Then came Monday 23rd August. Day 1. I woke up 7am feeling off. Temperature. Nausea. I knew I had something but I wasn’t feeling completely awful so I did what I would normally do – get on and followed my routine just like any other morning. I took some paracetamol. By 9am I was getting back into bed as within a few hours I felt significantly worse and it had developed a full blown fever. It sounds bizarre now I am writing about it but I was still trying to work on and off between bouts of sleep yet the only thing I managed to achieve that day was pretty much eating things I didn’t have to make. Day 2 (24th) was the same except by this point I was also experiencing pretty intense fever dreams. Day 3 a package arrived on my doorstep which was a box of lateral flow tests I was going to use for Commsverse. After somehow managing to have a bath – since serious fatigue was setting in making it difficult to even climb out the tub I took two tests back to back both positive and both clearly showing two lines. I phoned my parents. I phoned my boss. At this point I guess I felt two things: on the one hand I felt relief because the tests confirmed what I had and it gives you some perspective. On the other hand, since the pandemic first began we’ve seen a continuous stream of horror stories about what this disease can do to people and where it can eventually lead. I began thinking a lot about where I could have got it from. Whilst I have some suspicions it could have been anywhere. Looking back, the worst thing is that there isn’t much which can be done when you have a positive Covid test. You can’t go out the house. You can’t have people round. The only thing which is advised to take whilst riding it out is paracetamol or ibuprofen. I had been on Paracetamol two days at that point.
Day 4 was when it began to feel quite serious. I had a full blown fever, severe fatigue. It was at that point I lost my sense of taste. I lost my sense of smell. Worst of all, I completely lost my appetite where I did not want to eat. This was the first time in my life I had ever experienced the loss of these things. Many things tasted of cardboard. Or metal and the texture was like glue in my mouth. I got quite worried because the loss of appetite in particular made me wonder how I would keep my energy up in significant amounts to fight the disease. So I had to pretty much force feed myself from this point. A few recommendations here for anyone who may experience this: I found water was the best liquid to drink. I also thought yoghurts, soups and milk/milkshakes were effective as well as ice cream. Since I didn’t want to eat I tried to graze doing it little and often.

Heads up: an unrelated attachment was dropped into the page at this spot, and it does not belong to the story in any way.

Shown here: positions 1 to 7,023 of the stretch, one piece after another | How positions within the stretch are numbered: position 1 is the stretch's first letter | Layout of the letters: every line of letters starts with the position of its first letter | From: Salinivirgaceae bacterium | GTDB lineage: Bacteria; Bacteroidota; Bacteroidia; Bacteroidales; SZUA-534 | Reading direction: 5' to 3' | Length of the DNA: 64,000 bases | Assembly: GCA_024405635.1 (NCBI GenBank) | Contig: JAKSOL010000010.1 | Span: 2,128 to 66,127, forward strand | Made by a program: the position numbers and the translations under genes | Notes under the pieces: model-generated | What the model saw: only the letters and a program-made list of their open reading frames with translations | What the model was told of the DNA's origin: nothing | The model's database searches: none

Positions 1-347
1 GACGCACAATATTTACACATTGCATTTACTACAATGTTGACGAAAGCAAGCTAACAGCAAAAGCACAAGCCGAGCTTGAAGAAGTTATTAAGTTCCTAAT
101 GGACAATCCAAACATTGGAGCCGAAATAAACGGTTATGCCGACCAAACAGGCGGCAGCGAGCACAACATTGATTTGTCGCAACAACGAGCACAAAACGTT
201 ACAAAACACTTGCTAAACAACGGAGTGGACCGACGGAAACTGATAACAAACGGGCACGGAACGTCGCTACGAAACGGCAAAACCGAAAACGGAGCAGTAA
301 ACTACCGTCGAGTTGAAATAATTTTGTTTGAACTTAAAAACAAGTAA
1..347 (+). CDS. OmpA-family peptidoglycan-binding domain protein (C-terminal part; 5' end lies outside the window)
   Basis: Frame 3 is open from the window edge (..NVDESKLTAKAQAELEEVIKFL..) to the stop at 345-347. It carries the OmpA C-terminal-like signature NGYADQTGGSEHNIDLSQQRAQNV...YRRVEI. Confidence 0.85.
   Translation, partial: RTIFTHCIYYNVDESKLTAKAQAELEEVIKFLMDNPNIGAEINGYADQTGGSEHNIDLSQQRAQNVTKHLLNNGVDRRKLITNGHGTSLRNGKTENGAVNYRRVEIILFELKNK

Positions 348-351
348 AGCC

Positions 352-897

Days 5 – 10 (27th August – 1st September) were what I would call the zombie days. I would literally manage to get up, throw on a few clothes, sit in front the TV from the time I got up until the time I went to bed. I had fever. I had the loss of smell, taste and appetite. In addition to this, the fatigue had got to the point I couldn’t be bothered to get up from the sofa or make myself anything to eat. It was a mission to go to the toilet. At the same time I started getting mildly confused, forgetting things and I couldn’t concentrate. I started to develop a cough, very similar in my experience to bronchitis which I had twice being an ex-smoker. I continued taking 8 paracetamol a day and sometimes after very little to eat. Due to this and taking somewhere around 80 paracetamol the past ten days I was experiencing severe stomach cramps. In an attempt to try and understand a timeline for when Covid would subside I started reading a lot on the NHS website material and attempted to find out more about timelines: when would the cough go? When would the smell and taste return? What was the average time it took to make a recovery? Truth is, even though we’ve all lived with this disease for almost two years there is very little certainty about Covid, and no precise recovery date. Some literature says you’ll feel better after 10 days, others 14 days, and ‘Long Covid’ is a phenomena where the symptoms can last for months. I remember one of those days reading an article – I think it was in Science or Nature – that said having vaccinations on top of natural antibodies was now considered to be the gold standard in protection. Now I am not a scientist or even pretend to know anything about immunology, but it’s little things like this and focusing on that 10 – 14 days which helped a lot. Around Day 8 or 9 the fever had stopped. Around day 9 the cough started to get much worse and I started experiencing breathlessness.